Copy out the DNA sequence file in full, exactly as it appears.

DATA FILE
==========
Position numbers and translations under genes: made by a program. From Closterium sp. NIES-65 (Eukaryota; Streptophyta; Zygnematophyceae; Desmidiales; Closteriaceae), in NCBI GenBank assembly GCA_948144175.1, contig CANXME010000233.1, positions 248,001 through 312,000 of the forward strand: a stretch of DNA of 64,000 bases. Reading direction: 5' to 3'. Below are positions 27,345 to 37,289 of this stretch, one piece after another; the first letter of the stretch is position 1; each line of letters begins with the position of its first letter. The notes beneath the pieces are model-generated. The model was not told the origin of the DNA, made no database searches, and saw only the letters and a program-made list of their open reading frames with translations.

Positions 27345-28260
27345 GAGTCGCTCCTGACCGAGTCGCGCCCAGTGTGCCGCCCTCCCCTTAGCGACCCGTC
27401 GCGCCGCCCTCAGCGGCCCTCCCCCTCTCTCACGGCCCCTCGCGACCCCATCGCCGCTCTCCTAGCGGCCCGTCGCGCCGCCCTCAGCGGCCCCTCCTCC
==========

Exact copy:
Position numbers and translations under genes: made by a program. From Closterium sp. NIES-65 (Eukaryota; Streptophyta; Zygnematophyceae; Desmidiales; Closteriaceae), in NCBI GenBank assembly GCA_948144175.1, contig CANXME010000233.1, positions 248,001 through 312,000 of the forward strand: a stretch of DNA of 64,000 bases. Reading direction: 5' to 3'. Below are positions 27,345 to 37,289 of this stretch, one piece after another; the first letter of the stretch is position 1; each line of letters begins with the position of its first letter. The notes beneath the pieces are model-generated. The model was not told the origin of the DNA, made no database searches, and saw only the letters and a program-made list of their open reading frames with translations.

Positions 27345-28260
27345 GAGTCGCTCCTGACCGAGTCGCGCCCAGTGTGCCGCCCTCCCCTTAGCGACCCGTC
27401 GCGCCGCCCTCAGCGGCCCTCCCCCTCTCTCACGGCCCCTCGCGACCCCATCGCCGCTCTCCTAGCGGCCCGTCGCGCCGCCCTCAGCGGCCCCTCCTCC